I've had one book published (almost 30 years ago, and long out of print), plus several dozen magazine articles (and this blog, of course); but they've all been in the 'traditional' style of words set in type. Vintage Wings of Canada brings us the news of an interactive book that's available only on the iPad platform at present.
Aviator, author and photographer Ian Coristine is one of the rare aviators with an ability to capture and share the magical, spiritual and often surreal benefits of a life spent soaring with the eagles.
Coristine has been an aviator for the past forty years, converting a truncated auto racing career into a new-found passion for gliding - soundlessly, motorlessly, effortlessly reaching for and living among the invisible currents of moving air. Coristine would cross over from gliders into the weakly-powered, experimental world that was the seminal years of ultralight flying in Canada. Spinning out of this newly found ability to fly under power and under $20,000, Coristine opened the first ultralight school in Canada, and became the Canadian distributor for the now-ubiquitous Quad City Challenger II ultralight - the tiny, unsophisticated, empowering home built aircraft that changed the face of general and recreational flying in this country.
As was his passion, Coristine would from time to time round up a few of his flying friends and together they would set out on a flying adventure with no plan other than to follow a river, a road or a vee of Canada geese, allowing whim and serendipity to light their way. On one such trip, the aviators found themselves flying along the St. Lawrence river heading west and towards the historic city of Brockville, with the sun at their backs. What transpired next, would alter the course of his life for ever more.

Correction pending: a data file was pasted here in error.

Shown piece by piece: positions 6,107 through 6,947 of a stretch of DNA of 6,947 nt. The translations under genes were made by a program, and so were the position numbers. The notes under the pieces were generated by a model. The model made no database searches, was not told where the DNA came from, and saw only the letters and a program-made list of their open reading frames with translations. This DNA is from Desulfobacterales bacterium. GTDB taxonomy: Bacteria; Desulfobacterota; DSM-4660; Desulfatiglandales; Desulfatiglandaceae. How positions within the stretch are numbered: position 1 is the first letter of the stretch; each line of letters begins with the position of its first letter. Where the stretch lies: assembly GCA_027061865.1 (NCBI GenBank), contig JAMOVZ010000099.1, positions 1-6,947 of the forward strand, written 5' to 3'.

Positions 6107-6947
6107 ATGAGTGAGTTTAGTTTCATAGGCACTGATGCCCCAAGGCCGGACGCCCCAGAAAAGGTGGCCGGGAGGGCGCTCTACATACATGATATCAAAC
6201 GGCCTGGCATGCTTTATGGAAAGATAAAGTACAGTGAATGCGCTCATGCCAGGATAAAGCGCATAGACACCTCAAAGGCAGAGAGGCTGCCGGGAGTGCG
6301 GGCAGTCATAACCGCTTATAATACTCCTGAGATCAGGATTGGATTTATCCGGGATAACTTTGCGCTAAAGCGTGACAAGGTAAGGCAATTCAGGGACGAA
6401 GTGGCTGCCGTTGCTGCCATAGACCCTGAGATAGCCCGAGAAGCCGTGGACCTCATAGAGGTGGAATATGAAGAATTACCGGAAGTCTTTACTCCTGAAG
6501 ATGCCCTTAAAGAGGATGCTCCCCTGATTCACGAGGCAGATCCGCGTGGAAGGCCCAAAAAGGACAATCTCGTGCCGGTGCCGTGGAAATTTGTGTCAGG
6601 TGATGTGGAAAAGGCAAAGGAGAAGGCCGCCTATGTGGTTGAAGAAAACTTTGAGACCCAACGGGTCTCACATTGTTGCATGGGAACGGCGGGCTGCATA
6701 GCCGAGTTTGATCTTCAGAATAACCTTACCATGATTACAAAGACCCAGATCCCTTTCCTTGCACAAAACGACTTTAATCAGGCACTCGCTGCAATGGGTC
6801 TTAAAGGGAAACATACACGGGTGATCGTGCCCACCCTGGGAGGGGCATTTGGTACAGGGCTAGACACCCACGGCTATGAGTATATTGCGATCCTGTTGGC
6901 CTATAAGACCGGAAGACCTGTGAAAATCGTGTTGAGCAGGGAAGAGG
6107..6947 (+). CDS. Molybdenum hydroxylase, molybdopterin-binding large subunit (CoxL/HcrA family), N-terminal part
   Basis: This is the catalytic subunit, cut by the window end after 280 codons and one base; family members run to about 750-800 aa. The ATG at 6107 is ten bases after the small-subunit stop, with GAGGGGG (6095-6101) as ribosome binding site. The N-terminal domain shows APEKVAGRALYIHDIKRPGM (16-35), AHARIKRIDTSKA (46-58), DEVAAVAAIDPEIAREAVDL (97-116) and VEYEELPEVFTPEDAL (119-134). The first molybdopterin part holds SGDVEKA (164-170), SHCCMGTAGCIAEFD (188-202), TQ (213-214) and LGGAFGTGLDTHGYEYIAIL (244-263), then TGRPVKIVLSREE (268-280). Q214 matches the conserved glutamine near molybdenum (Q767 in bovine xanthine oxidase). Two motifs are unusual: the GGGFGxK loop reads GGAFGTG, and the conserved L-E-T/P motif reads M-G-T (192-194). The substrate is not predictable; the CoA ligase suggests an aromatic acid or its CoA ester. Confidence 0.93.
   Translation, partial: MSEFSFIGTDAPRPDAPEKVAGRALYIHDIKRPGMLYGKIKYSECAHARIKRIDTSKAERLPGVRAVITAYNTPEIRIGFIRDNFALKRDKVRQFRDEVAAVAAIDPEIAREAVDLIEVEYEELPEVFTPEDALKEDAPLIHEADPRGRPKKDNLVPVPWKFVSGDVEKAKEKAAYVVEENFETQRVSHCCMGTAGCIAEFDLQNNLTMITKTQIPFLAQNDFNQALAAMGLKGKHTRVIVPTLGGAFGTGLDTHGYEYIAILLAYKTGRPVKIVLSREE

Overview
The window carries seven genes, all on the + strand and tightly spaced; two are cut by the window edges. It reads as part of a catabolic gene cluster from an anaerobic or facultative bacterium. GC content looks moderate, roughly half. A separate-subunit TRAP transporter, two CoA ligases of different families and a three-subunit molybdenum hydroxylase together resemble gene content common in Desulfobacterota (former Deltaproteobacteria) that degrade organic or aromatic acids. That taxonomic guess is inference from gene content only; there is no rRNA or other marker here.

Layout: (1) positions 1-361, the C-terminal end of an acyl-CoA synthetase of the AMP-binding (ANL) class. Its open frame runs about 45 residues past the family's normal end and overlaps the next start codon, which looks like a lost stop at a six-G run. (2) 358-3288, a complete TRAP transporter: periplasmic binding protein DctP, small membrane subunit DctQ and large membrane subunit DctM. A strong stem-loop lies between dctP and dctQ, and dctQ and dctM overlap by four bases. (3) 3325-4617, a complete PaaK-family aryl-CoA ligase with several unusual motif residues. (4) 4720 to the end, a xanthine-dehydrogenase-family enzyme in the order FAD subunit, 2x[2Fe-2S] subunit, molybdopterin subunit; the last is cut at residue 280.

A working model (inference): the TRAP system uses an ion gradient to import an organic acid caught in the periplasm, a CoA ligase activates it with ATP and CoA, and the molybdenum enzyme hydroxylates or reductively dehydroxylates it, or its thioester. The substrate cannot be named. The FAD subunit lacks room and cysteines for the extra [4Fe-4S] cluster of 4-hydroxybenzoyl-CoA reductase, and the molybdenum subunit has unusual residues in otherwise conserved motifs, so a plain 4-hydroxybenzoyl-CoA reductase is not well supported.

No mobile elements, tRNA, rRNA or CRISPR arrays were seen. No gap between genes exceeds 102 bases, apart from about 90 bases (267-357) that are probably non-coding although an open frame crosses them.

The sparkling beauty of the region known as the Thousand Islands, with its flagged pines, its rocky islands pushing their bleached backs up out of the water to warm in the sun, and its fabulous island mansions caught his imagination like no other place he had eve been to.
After several visits to explore the endless bays, beaches, lighthouses and castles, he found an island which, with some fiscal stretching, he acquired as his own insular fiefdom – an island paradise called Raleigh Island that offered everything from radiant sunsets to Aboriginal provenance to float plane shelter. From that point on, all his days, all his nights, all his vexation and jubilation, all his aerial adventures, all his creative release led him to the inevitability that is the e-book called One in a Thousand.
Coristine's new book is far more complex and layered than just another story about an aviator, but this is the way you are drawn to his story and to his island.
There's more at the link, including many more photographs (some of them spectacularly beautiful). Here's a video introduction to the interactive book.
There's also a video tutorial on how to use this 'book' on the iPad, and another 'behind-the-scenes' video about the author's journey of flight through the Thousand Islands region.
I don't own an iPad, but this book - which is actually an iPad 'app'; I think it would be more appropriately described as an 'interactive experience', because the term 'book' doesn't fully convey its impact - is almost enough to make me buy one! I hope it'll be released for other platforms in due course, like Android tablets. I think it deserves a wider circulation than only among Apple fanbois! It's a very good example of how publishing is changing by the day under the impact of technology.